And this is not just about how we view ourselves. We are also quick to judge others, to call them “false” or “two-faced” when they act in a way that we know does not come naturally for them. We say they’re posers. Traditionally, the world of Zen is a profoundly formal one, one in which a very refined etiquette dictates almost any encounter. That kind of interaction comes naturally to exactly no one — it’s something we choose, something we make real because we feel it has value, because it has the taste of generosity. It’s an attempt to offer a gift, to cultivate an atmosphere which we feel offers benefit. But when we see someone making an effort to be polite at that level, we too easily label it as a performance, a deception. We say they’re putting on airs. We miss what is right in front of us, which is that the person who is acting polite is also simply being polite.

What is it to be honest in one’s actions? If I act in a particular way to get something from you, or if I put on a particular persona specifically to deceive you, that’s dishonest. That seems clear. But what if I’m just trying to change the way I touch the world?

I used to walk with my toes pointed out at an angle — my mom told me I walked like a duck. It drove her crazy. She tried for years to get me to change my walk, to fix me, but I said, No, this is who I am. This, I thought, is the honest me. Then, in fifth or sixth grade, I checked out a book from my school library called How to Be an Indian. By any modern standard, it was a horrible, racially misguided book. It even included recipes for face paint — not for decorative face paint, but for paint to make your face the color of a Native American. I can’t find any trace of it online, and that’s good. But for all its failings, at least to a ten-year-old, the book depicted Native Americans as noble, skillful, resourceful people, people one might like to emulate. One page was about how to walk — it said that “Indians are so quiet in the forest” because they walk with their toes straight forward, not at an angle. I liked that. I wanted to be like that. So I started trying to walk that way. It took conscious effort at the start, and I’d often forget. But over time it became natural, and now, thirty years later, that’s still how I walk. Am I pretending to be something I’m not? Was I even pretending then? Or was I simply making a choice about how I want to move in the world? Was it ever a lie? If so, I can’t see it.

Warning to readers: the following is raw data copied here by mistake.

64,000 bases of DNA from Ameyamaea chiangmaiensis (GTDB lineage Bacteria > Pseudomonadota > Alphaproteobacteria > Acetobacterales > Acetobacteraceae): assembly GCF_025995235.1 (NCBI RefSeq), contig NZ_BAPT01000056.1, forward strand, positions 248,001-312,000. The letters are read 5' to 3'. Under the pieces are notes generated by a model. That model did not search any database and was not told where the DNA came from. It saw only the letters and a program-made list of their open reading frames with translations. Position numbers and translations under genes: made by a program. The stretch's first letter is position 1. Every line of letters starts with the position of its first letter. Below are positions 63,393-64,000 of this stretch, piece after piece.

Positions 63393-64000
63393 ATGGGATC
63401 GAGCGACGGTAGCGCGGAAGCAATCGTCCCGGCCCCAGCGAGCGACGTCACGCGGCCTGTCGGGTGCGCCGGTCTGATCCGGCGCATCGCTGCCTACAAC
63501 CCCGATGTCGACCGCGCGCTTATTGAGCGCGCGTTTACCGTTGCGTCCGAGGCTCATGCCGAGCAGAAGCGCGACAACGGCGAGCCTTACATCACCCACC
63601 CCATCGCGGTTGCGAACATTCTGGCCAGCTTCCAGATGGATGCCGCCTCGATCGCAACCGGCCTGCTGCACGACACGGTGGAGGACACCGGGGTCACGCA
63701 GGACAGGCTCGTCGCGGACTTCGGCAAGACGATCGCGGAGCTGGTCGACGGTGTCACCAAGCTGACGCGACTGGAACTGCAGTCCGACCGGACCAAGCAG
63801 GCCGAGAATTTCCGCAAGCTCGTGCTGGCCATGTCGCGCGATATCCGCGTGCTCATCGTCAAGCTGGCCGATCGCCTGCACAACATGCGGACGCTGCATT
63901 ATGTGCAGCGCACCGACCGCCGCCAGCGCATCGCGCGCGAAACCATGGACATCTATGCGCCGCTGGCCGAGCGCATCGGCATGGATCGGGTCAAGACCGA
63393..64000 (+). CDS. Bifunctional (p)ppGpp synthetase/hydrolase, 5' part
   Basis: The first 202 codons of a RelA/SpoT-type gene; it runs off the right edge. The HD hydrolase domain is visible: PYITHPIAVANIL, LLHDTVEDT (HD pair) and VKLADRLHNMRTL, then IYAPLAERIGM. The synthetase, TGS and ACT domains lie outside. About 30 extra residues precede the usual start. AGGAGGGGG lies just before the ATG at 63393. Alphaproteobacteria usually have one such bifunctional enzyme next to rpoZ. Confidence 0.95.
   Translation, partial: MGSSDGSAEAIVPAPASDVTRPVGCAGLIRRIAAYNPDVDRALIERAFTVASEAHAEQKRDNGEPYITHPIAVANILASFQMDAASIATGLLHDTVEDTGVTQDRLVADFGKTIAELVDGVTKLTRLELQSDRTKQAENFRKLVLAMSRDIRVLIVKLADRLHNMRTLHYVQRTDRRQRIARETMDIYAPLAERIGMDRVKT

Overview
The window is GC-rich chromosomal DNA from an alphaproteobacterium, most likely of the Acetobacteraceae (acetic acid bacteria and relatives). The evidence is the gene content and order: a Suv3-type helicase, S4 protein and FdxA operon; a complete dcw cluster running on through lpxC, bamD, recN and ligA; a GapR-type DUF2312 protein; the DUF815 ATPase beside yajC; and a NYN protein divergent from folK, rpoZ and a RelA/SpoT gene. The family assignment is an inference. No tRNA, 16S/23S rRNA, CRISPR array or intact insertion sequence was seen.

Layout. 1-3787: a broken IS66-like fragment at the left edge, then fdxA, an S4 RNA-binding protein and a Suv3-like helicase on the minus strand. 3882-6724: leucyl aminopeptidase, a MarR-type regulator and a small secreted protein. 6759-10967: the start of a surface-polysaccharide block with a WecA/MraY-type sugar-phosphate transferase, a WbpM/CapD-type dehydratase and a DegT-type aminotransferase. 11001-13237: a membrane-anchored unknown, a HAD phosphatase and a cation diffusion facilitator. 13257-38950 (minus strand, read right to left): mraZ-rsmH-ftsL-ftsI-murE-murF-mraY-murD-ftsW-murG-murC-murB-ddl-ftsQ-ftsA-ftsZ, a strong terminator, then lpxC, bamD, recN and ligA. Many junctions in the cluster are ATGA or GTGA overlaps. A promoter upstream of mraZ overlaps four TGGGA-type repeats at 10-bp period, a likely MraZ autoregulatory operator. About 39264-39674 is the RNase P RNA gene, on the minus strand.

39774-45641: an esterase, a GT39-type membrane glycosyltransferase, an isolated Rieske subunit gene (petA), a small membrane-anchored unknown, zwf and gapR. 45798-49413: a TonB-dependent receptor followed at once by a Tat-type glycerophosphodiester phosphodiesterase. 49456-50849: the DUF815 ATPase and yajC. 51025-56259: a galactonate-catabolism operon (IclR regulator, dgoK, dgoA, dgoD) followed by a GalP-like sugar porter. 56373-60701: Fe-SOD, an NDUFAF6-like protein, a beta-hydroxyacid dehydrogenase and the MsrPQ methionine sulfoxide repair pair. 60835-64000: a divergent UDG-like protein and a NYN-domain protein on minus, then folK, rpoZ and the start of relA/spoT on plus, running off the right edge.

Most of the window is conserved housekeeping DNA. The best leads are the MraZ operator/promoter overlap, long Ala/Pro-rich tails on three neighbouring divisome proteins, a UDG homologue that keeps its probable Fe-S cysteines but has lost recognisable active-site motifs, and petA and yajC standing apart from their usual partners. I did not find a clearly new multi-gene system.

People value honesty. I do too. But in order to understand what honesty is, we need to clear our eyes a little and look very carefully at what constitutes a lie. I have to let go of who “I” am. I need to let go of who “you” are — I need to give you permission not only to embrace who you want to be, but also to be clumsy and unskillful in getting there. I need, at the least, to imitate someone with that kind of generosity. That’s enough.

16 comments on “Keeping It Real

  1. Stephen says:

    This post arrives at a time of concern over one of the precepts. I’ve felt as though I’m pretending to behave as the precept prescribes. And I’ve been critiquing “the story of who I am” in that context. Your words free me of all that now and I bow deeply in gratitude.

    • Koun says:

      Stephen–

      Our relationship to the precepts is a great, great example. We’re told, at least in the Soto world, that the precepts are not a prescription for how to act, but instead, they are a description of how a bodhisattva acts naturally. It can be hard, at first, to wrap our heads around that — it was for me. But we can take from this that a bodhisattva is self-defining. Precepts mean bodhisattva; bodhisattva means precepts. We can focus on action and let our story about who we are or are not fall to the side.

      Thank you.

      Gassho,
      -koun

  2. myomonchoro says:

    Thank you very much for this post, which totally hits home for this person, and is a very helpful perspective to keep when encountering ‘others’.

  3. Aaron Caruso says:

    Hey. I was hooked by your description of the entry into monastic practice. “Sign me up!” I say. Let’s get to it! I don’t know why, but as a Zen Buddhist, husband, father of 2, exceptional over 40 year old softball player…you get the idea, I default to wanting hard core practice. Dosho described his teacher as young monk, sitting zazen until he passed out, crashing his head into the wall. Only then to be dragged out and tossed into the snow to be revived by older monks. I want that!

    So I try to be mindful of these gripping thoughts, not sink too deep, and in time I desire something else. Maybe chocolate or a good rain for the garden. In very little time I’m reminded of the kindness of my daily life practice, good teachers, good family and friends, cat barf and litter boxes too.